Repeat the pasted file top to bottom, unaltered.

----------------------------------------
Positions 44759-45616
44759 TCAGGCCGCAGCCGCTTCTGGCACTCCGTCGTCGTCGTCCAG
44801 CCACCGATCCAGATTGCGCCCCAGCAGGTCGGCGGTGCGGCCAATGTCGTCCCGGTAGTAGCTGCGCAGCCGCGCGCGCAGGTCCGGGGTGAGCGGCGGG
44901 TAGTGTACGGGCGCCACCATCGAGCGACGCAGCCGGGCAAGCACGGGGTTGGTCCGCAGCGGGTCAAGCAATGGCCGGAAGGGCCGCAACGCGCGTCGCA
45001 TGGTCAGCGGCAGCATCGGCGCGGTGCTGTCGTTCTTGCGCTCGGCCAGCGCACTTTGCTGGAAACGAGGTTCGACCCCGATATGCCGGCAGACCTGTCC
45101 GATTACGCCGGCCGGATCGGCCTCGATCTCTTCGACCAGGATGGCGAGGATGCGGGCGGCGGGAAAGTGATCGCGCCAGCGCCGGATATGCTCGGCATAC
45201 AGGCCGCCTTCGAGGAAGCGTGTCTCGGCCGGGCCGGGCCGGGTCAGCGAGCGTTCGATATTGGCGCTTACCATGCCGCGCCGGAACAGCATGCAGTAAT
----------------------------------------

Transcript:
Positions 44759-45616
44759 TCAGGCCGCAGCCGCTTCTGGCACTCCGTCGTCGTCGTCCAG
44801 CCACCGATCCAGATTGCGCCCCAGCAGGTCGGCGGTGCGGCCAATGTCGTCCCGGTAGTAGCTGCGCAGCCGCGCGCGCAGGTCCGGGGTGAGCGGCGGG
44901 TAGTGTACGGGCGCCACCATCGAGCGACGCAGCCGGGCAAGCACGGGGTTGGTCCGCAGCGGGTCAAGCAATGGCCGGAAGGGCCGCAACGCGCGTCGCA
45001 TGGTCAGCGGCAGCATCGGCGCGGTGCTGTCGTTCTTGCGCTCGGCCAGCGCACTTTGCTGGAAACGAGGTTCGACCCCGATATGCCGGCAGACCTGTCC
45101 GATTACGCCGGCCGGATCGGCCTCGATCTCTTCGACCAGGATGGCGAGGATGCGGGCGGCGGGAAAGTGATCGCGCCAGCGCCGGATATGCTCGGCATAC
45201 AGGCCGCCTTCGAGGAAGCGTGTCTCGGCCGGGCCGGGCCGGGTCAGCGAGCGTTCGATATTGGCGCTTACCATGCCGCGCCGGAACAGCATGCAGTAAT